Date: Tuesday, May 5, 2015
Session Name: Poster Session D: Disparities in Healthcare Outcomes
Session Time: 5:30pm-6:30pm
Presentation Time: 5:30pm-6:30pm
Location: Exhibit Hall E
The incidence of new onset diabetes after transplant [NODAT] ranges from 2% to 53%, also Type1 [T1DM] and Type 2 [T2DM] diabetes are common in the transplant population. Immunosuppressant medications such as glucocorticoids can increase the risk of severe hyperglycemia necessitating the immediate initiation or intensification of insulin therapy to avert complications such as graft loss, infections and metabolic decompensation. Consequently, many patients will require outpatient specialized diabetes care after hospital discharge, however endocrinology wait-time is at least 2-3 months. Instead patients are commonly instructed to see their primary care provider [PCP] who may not have the resources and readiness to manage this complexity. This systemic gap constitutes unsafe patient care.
PURPOSE: (1) To improve access to specialized diabetes care for transplant recipients following discharge by utilizing the nurse practitioner [NP] role, and (2) to enhance patient safety by providing rapid assessment within 3 days of referral and transition to their PCP for ongoing management within 3 months.
METHOD: A pilot Transitional Diabetes Clinic [TDC] led by a NP working through a collaborative stream was implemented in a tertiary hospital in Canada in 2013. 144 transplant patients were enrolled over a 1-year period. Inclusion criteria included NODAT, T1DM or T2DM. Building on previous quality improvement data, outcome measures were (1) wait-time from referral to initial NP assessment and (2) transition to PCP for ongoing management within 3 months. The NP independently managed patients for up to 3 months.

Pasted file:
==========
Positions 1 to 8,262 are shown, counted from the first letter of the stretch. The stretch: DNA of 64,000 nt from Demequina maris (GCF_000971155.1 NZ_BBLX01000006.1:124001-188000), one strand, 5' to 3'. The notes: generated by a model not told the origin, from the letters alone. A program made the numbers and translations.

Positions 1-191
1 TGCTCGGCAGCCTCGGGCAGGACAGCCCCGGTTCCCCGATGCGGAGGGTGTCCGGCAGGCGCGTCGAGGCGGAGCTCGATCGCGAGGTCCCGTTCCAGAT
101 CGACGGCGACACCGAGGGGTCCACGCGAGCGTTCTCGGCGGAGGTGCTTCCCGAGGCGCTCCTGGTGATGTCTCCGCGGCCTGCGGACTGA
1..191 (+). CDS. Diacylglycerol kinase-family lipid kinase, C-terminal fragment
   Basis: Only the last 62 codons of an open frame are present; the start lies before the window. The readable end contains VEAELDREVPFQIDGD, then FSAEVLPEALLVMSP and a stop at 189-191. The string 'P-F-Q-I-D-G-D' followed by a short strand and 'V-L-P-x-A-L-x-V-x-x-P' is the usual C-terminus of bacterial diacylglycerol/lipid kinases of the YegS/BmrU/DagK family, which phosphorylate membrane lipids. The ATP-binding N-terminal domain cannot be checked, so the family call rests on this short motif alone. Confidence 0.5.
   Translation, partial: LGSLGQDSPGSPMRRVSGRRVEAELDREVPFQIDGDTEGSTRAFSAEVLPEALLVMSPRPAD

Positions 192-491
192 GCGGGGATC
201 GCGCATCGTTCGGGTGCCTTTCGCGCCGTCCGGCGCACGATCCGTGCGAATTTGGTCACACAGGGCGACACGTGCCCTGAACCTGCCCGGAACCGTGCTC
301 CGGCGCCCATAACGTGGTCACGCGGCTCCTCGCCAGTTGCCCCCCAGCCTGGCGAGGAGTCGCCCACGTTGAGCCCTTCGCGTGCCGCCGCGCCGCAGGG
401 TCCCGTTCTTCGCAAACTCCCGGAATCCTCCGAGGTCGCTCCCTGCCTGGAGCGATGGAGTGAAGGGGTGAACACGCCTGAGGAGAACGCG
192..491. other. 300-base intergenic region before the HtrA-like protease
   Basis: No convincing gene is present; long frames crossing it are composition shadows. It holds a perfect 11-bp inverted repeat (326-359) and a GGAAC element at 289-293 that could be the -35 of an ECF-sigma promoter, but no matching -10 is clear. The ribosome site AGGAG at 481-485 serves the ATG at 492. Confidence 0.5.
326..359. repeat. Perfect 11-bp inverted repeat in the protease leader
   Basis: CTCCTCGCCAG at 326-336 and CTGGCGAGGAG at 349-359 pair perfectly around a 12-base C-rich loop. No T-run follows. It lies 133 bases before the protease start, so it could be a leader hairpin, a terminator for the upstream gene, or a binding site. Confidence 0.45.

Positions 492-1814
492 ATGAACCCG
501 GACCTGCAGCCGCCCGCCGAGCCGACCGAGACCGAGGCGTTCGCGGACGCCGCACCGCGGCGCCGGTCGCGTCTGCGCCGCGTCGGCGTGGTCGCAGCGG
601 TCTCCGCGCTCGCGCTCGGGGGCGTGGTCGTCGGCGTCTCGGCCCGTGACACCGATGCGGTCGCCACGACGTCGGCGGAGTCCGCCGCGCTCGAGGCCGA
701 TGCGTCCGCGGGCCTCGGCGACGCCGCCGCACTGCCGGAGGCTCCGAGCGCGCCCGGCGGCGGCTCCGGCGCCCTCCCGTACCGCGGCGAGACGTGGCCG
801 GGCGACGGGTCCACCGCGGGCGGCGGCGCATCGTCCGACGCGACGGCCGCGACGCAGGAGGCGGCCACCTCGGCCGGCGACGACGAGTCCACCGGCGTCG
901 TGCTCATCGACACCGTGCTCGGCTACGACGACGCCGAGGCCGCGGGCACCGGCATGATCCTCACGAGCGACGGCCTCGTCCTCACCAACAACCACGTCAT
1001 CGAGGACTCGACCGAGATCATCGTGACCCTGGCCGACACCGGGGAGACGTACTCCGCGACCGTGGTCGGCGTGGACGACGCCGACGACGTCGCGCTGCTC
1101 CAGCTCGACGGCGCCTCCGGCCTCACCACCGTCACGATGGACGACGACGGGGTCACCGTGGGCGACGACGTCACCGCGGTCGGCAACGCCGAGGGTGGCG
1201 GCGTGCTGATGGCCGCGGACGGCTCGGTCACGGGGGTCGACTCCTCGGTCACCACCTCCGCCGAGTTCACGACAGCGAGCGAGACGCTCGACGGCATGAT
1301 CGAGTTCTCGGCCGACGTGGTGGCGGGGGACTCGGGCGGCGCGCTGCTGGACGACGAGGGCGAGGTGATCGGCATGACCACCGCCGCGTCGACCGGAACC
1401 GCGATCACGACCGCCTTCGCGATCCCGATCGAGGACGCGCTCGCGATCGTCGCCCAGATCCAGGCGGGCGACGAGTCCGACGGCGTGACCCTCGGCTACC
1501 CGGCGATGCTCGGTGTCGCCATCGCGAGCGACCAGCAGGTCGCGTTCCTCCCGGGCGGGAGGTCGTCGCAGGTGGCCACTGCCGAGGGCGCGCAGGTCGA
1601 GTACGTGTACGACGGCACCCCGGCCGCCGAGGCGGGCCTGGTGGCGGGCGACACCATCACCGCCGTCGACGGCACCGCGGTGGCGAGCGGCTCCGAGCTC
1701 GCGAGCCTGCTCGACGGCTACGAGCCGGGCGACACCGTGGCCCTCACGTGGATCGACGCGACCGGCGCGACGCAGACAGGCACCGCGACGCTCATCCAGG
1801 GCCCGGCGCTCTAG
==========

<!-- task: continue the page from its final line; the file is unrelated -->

RESULTS: Mean wait-time was 8.69 days. Most patients had T2DM [54.6%] followed by NODAT [36.9%] and T1DM [8.5%]. Patients spent an average of 89.98 days in the clinic. 45.7% of patients were transitioned to their PCP compared to 16.7% from earlier pilot data; 21.6% to a community endocrinologist; 12.9% to a new endocrinologist and 19.8% were referred to other providers.
CONCLUSION: The TDC model showed wait-time reduction despite exceeding the 3 day benchmark, however, this was significantly better than the current state. This model is sustainable, requires fewer resources, is innovative because it utilizes the NP expanded role of practice, provides rapid referral, offers access to the interdisciplinary team, improves patient safety, and improves collaboration between specialist and PCP. Future studies should review patient satisfaction and diabetes self-management.
To cite this abstract in AMA style:Cardinez N, Segal P, Trohonel S. The Use of a Nurse Practitioner Led Transitional Diabetes Clinic Following Transplantation [abstract]. Am J Transplant. 2015; 15 (suppl 3). https://atcmeetingabstracts.com/abstract/the-use-of-a-nurse-practitioner-led-transitional-diabetes-clinic-following-transplantation/. Accessed July 8, 2020.
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